Whether on a habitat on Mars or in a boardinghouse in London, discover Ellen Klages’ wicked, wondrous adventures full of brazenness, wit, empathy, and courage.

 

My Musings: If you think short stories are not for you, read this book.

From the first page I was instantly immersed in the magical and vibrant worlds of Wicked Wonders. The author has this amazing talent of writing short stories that leave you with enough closure to feel satisfied, but also include an intriguing enough premise to have you musing and daydreaming about the stories for weeks on end! Only a master storyteller could make glimpses of other worlds feel so complete.

I also really enjoyed the end chapters, where the author explained why she writes short fiction and the included blurb about her inspiration for each short story in the collection. I wish more books did this as it was so interesting to read about.

Overall this is great collection from an award winning author, and while not every story includes magic, every story is magical.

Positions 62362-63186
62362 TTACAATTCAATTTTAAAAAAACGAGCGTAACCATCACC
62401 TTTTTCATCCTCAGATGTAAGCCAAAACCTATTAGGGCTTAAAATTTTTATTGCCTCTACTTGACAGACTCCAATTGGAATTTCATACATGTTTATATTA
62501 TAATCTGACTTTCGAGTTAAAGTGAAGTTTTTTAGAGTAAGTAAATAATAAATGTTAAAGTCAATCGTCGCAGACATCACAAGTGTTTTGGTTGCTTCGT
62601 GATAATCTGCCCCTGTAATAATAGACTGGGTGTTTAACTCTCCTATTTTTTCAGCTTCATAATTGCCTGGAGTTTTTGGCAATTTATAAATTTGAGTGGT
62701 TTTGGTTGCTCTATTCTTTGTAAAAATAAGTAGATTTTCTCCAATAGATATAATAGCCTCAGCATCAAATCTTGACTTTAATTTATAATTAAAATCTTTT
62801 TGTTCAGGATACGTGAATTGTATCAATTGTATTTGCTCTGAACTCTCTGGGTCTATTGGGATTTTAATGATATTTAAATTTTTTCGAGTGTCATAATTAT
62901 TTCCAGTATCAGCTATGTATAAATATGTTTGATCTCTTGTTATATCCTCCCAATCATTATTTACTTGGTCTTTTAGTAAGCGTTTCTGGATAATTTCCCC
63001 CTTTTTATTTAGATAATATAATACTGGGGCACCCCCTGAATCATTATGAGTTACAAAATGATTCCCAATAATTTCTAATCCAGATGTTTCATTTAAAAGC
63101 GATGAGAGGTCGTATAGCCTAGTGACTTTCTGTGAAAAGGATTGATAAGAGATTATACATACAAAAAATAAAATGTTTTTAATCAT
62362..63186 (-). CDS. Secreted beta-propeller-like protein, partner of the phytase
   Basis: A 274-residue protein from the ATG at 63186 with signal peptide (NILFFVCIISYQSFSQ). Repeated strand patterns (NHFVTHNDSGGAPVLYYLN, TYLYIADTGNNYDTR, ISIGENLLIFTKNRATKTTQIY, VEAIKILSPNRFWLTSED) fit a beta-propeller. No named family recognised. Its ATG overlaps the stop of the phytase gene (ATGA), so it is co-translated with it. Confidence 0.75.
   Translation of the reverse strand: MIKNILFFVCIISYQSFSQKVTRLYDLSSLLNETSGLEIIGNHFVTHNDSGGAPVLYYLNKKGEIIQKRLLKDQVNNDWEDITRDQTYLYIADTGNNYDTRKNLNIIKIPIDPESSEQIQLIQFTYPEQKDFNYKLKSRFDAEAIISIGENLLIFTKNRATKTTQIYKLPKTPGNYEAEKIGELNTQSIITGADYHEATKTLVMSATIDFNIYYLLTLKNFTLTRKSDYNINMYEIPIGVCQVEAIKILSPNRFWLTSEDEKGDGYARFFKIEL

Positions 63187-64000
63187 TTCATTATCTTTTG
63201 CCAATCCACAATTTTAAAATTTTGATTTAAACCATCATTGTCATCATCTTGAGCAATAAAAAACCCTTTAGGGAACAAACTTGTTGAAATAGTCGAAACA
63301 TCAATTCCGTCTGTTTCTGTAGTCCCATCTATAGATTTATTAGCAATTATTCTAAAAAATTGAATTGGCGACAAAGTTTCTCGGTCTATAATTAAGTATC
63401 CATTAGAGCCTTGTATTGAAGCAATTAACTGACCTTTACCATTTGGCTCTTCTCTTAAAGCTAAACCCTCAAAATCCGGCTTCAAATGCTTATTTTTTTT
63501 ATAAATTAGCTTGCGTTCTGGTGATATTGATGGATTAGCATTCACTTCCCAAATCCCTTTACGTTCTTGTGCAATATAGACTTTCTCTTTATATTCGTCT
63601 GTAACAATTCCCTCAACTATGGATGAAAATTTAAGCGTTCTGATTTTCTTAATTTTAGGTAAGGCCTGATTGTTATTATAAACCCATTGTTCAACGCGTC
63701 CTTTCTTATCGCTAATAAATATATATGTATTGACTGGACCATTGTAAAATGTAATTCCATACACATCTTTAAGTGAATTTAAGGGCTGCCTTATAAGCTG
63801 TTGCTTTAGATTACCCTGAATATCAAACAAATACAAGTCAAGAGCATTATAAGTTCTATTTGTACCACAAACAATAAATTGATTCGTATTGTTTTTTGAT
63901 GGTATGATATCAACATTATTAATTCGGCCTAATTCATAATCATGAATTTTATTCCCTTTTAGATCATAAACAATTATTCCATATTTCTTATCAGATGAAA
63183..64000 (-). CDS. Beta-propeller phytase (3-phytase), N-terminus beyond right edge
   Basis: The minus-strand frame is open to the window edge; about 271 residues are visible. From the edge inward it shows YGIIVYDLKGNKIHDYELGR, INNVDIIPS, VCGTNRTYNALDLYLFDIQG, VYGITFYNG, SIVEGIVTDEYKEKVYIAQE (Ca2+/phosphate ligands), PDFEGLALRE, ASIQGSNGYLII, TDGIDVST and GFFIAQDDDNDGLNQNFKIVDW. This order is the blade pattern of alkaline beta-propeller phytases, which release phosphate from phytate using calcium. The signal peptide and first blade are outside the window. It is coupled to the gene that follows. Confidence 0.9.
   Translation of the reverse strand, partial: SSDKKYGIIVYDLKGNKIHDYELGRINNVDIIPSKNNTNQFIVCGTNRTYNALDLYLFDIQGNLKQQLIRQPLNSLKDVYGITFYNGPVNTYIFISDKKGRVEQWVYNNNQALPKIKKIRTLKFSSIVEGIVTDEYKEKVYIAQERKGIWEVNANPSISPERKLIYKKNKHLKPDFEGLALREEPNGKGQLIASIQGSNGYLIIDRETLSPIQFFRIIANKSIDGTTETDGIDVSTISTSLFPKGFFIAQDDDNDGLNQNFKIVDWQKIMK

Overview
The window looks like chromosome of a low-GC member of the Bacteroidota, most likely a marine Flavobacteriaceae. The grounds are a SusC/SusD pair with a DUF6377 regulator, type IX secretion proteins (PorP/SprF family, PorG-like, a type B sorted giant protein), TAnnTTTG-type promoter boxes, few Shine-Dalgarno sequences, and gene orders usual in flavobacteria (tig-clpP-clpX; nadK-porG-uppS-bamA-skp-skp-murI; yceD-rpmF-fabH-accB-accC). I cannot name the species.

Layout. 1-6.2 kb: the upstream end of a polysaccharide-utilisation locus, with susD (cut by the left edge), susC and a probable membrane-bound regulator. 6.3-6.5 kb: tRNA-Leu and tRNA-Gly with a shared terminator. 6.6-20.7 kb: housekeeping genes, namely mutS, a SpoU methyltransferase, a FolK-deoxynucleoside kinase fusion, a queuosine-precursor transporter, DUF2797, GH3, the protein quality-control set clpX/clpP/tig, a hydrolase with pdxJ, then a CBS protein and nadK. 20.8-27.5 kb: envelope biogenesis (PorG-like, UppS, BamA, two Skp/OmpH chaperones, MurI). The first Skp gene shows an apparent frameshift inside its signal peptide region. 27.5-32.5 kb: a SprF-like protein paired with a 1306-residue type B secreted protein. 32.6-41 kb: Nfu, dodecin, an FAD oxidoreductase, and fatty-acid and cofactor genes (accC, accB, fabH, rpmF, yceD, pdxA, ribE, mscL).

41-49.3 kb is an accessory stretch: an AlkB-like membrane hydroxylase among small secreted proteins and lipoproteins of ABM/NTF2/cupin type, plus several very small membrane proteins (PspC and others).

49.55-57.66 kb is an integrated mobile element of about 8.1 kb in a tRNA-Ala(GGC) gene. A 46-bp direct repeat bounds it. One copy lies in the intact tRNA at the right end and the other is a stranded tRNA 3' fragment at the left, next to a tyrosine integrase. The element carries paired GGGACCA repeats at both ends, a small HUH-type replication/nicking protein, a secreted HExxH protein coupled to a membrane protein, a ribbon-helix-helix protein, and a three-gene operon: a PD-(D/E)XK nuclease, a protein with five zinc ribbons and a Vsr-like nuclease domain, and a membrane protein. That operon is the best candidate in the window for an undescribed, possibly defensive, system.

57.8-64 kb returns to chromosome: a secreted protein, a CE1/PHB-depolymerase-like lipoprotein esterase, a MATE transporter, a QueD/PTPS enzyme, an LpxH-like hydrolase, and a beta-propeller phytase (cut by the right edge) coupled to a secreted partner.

Buy, Borrow or Bin Verdict: Buy

 

Note: I received this book for free in exchange for an honest review.

View all my reviews

Heartthrobs: A History of Women and Desire by Carol Dyhouse

Heartthrobs: A History of Women and DesireHeartthrobs: A History of Women and Desire by Carol Dyhouse

My rating: 4 of 5 stars

This was a great little novel about heartthrobs throughout history, and what this tells us about women and society at the time. I had a lot of fun reading this even though it got a little repetitive at times. Overall quirky and enjoyable read that can easily be read in one sitting.

Buy, Borrow or Bin Verdict: Borrow

 

Note: I received this book for free in exchange for an honest review.

View all my reviews